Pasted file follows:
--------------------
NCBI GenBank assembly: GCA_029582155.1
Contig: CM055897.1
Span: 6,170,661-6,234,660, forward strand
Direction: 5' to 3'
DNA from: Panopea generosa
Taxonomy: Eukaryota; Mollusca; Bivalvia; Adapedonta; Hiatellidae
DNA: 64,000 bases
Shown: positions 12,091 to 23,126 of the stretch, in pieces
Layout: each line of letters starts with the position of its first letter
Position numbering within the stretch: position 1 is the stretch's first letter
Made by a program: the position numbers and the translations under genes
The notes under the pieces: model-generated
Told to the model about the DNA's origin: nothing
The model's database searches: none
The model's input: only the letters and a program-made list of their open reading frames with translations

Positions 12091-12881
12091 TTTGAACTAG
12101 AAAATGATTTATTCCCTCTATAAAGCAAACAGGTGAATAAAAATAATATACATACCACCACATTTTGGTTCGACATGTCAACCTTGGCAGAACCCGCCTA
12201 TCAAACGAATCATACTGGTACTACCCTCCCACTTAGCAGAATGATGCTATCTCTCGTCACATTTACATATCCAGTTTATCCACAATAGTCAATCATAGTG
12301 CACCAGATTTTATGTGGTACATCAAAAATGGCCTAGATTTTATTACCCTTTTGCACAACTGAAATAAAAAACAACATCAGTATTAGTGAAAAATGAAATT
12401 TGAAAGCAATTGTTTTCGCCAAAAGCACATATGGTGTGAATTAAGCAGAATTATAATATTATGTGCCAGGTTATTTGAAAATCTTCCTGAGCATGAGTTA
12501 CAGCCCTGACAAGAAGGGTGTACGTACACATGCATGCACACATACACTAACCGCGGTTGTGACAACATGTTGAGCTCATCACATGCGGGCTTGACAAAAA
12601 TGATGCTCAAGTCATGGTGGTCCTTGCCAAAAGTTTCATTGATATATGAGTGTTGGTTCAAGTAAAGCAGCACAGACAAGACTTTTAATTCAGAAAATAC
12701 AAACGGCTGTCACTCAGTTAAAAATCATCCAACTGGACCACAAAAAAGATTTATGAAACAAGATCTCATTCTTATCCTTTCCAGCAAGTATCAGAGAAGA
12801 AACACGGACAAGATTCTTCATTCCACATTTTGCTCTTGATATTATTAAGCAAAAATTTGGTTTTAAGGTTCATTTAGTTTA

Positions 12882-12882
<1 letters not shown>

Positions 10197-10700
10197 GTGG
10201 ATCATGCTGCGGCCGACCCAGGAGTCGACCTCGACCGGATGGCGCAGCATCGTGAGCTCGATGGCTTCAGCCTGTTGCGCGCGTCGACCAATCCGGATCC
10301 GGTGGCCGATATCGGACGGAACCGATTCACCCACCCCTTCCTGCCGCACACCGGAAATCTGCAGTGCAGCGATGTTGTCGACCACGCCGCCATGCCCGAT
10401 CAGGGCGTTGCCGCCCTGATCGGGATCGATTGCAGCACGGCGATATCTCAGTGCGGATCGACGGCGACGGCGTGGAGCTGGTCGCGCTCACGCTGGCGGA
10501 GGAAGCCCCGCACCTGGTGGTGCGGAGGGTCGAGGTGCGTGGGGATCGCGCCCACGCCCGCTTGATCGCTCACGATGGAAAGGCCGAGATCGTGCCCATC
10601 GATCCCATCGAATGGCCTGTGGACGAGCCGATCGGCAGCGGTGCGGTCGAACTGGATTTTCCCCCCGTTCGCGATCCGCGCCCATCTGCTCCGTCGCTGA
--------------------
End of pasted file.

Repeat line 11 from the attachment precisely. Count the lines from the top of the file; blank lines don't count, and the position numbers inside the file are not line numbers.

Made by a program: the position numbers and the translations under genes